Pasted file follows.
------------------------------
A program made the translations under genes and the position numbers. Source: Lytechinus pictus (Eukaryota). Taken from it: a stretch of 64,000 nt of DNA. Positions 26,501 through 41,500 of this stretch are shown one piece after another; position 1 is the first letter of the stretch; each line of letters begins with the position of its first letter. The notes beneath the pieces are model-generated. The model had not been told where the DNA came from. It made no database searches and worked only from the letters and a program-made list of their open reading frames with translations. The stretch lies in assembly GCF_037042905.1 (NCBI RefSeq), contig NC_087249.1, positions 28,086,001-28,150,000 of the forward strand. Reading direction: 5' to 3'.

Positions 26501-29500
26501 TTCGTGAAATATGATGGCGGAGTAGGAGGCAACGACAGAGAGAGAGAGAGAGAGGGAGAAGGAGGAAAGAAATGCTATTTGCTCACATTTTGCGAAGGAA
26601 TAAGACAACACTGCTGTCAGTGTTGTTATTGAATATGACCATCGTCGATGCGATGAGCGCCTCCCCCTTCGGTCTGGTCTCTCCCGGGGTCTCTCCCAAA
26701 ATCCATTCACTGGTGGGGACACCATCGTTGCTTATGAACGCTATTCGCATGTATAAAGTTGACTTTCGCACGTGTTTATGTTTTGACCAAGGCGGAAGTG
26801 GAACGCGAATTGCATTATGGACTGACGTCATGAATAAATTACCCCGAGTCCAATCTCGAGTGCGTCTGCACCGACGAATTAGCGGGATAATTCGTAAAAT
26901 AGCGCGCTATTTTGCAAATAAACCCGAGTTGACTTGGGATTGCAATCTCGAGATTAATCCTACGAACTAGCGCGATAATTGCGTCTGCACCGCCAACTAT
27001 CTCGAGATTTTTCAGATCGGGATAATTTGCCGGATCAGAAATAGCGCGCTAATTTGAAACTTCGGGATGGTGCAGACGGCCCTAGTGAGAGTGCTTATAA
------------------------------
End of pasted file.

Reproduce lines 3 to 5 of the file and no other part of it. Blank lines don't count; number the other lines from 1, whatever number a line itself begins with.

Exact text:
26501 TTCGTGAAATATGATGGCGGAGTAGGAGGCAACGACAGAGAGAGAGAGAGAGAGGGAGAAGGAGGAAAGAAATGCTATTTGCTCACATTTTGCGAAGGAA
26601 TAAGACAACACTGCTGTCAGTGTTGTTATTGAATATGACCATCGTCGATGCGATGAGCGCCTCCCCCTTCGGTCTGGTCTCTCCCGGGGTCTCTCCCAAA
26701 ATCCATTCACTGGTGGGGACACCATCGTTGCTTATGAACGCTATTCGCATGTATAAAGTTGACTTTCGCACGTGTTTATGTTTTGACCAAGGCGGAAGTG